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Browsing All Nonfiction Books - L :

Clicking on a book cover will search for the book in the catalog. If it is not part of our collection, you may request it by clicking on the Can't Find It link. An icon indicates if the book is chosen by a panelist as one of the year's best.

Landing in Las Vegas: Commercial Aviation and the Making of a Tourist City
By Daniel K. Bubb. University of Nevada Press. 157 pp. Index. $34.95.
As a commercial pilot based in Las Vegas Bubb knows the contemporary scene. Here he massages his academic thesis and dissertation into a clear and concise picture of how tourism has flourished thanks, at least in part, to its accessibility via the air. He is not much interested in those other pillars of the economy: gambling and prostitution. And, although he brings the story well into the 21st century, he does not try to balance the impact of commercial aviation with that of commercial air-conditioning! []

Landscape Dreams, A New Mexico Portrait
By Jeanetta Calhoun Mish, Marin Sardy. University of New Mexico Press. 140 pp. $50.00.
Top Pick
This large-format, black-and-white photographs (nearly 100 of them) demand attention–not because they are spectacular, no, but because they are thoughtful and filled with subtlety and nuance. A few people and a couple of horses hold the viewer’s attention, both because they are uncommon and because there are details that somehow draw the eye, as it were, to find out how the photographer did it. Viewed through his artistic lens, a fallen windmill, a horsewoman leaning on a porch pole, even two columns in Carlsbad Caverns, all represent the magic of New Mexico. []

Last Water on the Devil's Highway: A Cultural and Natural History of Tinajas Altas
By Bill Broyles, Gayle Harrison Hartmann, Gary Paul Nabhan, Thomas E. Sheridan, Mary Charlotte Thurtle. University of Arizona Press. 240 pp. Index. $49.95.
Top Pick
The Tinajas Altas, often called by the English designation “High Tanks,” are, as the desert rat might say, at least 30 miles from nowhere in the southwest corner of Arizona. Broyles and company have created a remarkably complete picture of the area based on a decade or so of in-depth research. This book is not just for scholars--every collection of desert literature, overland travel history and arid-lands botany should include it. []

Legendary Locals of Marana, Oro Valley, and Catalina
By Barbara Marriott. Legendary Locals. 127 pp. Index. $21.99.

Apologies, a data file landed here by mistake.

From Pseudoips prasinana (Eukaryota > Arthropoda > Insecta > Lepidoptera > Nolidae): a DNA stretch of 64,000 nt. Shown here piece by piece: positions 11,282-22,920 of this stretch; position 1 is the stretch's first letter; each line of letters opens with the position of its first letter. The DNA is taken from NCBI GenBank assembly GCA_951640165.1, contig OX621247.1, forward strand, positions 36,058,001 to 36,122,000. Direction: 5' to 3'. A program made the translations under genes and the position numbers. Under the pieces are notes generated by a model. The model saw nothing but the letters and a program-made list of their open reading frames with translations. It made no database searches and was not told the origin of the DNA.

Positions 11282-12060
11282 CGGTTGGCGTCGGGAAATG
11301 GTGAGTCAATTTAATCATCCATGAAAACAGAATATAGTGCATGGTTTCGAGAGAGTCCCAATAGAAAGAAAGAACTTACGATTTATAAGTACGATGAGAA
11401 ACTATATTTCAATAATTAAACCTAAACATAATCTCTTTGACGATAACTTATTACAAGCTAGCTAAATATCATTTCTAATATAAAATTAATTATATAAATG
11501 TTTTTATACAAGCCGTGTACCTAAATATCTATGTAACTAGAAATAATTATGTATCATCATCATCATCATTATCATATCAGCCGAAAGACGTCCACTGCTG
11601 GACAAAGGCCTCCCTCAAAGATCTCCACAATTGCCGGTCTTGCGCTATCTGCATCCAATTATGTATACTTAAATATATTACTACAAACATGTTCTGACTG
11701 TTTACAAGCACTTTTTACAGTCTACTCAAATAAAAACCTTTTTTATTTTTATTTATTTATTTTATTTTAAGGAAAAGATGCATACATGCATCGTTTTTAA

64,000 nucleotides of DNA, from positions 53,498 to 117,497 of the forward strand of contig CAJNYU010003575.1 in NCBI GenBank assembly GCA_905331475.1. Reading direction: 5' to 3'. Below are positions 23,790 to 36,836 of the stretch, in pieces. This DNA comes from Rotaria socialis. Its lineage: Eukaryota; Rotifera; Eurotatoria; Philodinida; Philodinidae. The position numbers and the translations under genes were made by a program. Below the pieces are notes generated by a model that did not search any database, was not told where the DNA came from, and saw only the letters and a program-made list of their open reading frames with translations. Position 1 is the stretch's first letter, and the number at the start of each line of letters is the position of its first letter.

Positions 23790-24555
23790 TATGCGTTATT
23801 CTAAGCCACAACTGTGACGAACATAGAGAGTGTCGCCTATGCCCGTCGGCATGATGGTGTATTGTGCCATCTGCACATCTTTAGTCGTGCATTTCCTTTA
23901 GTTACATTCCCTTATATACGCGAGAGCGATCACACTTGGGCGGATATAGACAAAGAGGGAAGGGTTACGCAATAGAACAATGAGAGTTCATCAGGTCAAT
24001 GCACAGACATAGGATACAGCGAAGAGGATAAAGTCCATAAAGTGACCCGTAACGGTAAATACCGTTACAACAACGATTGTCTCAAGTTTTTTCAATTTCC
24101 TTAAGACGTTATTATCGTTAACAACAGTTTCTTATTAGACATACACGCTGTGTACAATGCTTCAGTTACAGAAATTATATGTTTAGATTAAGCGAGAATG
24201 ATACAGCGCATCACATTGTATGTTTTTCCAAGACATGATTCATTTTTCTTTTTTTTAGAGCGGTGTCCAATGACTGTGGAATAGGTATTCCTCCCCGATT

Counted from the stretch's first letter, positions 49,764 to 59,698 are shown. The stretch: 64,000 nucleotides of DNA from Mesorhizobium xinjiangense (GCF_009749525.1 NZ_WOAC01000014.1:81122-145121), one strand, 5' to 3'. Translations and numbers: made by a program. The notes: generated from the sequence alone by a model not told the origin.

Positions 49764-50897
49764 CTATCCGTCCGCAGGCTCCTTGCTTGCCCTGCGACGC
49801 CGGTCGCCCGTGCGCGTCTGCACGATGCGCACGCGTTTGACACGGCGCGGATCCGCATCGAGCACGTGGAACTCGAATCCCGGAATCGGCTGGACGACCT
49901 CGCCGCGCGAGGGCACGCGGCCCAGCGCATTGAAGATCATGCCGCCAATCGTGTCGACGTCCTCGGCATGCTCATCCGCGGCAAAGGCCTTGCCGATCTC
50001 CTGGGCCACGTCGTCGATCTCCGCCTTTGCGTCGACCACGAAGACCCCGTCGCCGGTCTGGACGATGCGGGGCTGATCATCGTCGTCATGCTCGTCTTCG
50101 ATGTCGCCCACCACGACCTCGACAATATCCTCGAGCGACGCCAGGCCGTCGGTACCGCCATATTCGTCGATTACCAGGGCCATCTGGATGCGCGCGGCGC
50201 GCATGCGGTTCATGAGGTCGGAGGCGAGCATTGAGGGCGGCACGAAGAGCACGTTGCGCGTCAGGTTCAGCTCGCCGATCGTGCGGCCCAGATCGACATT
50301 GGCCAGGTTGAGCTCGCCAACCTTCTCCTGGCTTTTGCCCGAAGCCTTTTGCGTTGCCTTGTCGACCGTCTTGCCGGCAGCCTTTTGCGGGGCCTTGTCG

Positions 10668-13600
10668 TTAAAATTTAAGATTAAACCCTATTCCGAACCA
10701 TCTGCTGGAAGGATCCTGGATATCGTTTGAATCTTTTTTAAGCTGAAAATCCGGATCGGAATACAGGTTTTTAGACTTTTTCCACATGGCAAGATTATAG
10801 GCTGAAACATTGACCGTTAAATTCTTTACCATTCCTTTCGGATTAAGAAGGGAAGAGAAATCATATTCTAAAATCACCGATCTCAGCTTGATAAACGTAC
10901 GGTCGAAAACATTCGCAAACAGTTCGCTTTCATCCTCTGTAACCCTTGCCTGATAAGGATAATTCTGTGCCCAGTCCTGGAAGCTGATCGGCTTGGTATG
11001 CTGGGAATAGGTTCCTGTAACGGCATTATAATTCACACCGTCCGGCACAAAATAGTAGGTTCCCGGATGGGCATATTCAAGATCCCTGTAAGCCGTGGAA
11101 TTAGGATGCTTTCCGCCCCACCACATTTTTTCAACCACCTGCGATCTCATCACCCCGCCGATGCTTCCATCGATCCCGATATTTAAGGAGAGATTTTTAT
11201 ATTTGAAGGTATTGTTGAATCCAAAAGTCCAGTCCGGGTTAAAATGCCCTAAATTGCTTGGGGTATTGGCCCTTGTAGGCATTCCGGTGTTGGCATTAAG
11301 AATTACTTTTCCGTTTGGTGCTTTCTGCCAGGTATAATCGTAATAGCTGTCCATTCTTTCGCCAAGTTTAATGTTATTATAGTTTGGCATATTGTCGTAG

Barbara Marriott brings us the pride of small town heroes and founders, the women and men who lend special character to Southwest communities. Here she delivers us portraits and bios of people locally famous in three towns northwest of Tucson, Arizona. Celebrities range from Elias Aboud to Henry Zipf. What a fun way to appreciate local history. []

Letters of the Swiss Jesuit Missionary Philipp Segesser (1689-1762), The: An Eyewitness to the Settlement of Eighteenth-Century Sonora (Pimeria Alta)
By Albrecht Classen, ed. Arizona Center for Medieval and Renaissance Studies. 245 pp. Index. .

A major contribution to Southwest history, these letters – reports, really – from missionary Philipp Segesser provide an eye-witness record of frontier Sonora in the eighteen century, complementing work by Kino and Pfefferkorn. The letters are freshly translated and notated. Some are personal glimpses into daily life of that time.
Lone Star Law: A Legal History of Texas
By Michael Ariens. Texas Tech University Press. 366 pp. Index. $49.95.

Law professor Michael Ariens brings to life the evolution of the Lone Star state’s laws on everything from rangeland grass to common-law marriage and oil rights to civil rights. It is a thorough and revealing look at an important topic, clearly told with sufficient irony and detail to make it rewarding reading.
Lowrider Space: Aesthetics and Politics of Mexican American Custom Cars
By Ben Chappell. University of Texas Press. 361 pp. Index. $55.00.
While cruising with the lowrider car clubs of Austin, scholar Ben Chappell takes us along in a wide-ranging discussion of family, community, art, racism, personal space, and identity. The pace speeds and plods, but overall the trip is informative and revealing. We learn about cars, working as a grocery checkout, living modestly, and finding car parts. To his surprise, Chappell meets not hoodlums but family men and women trying to make ends meet in this important sociology of cars. []

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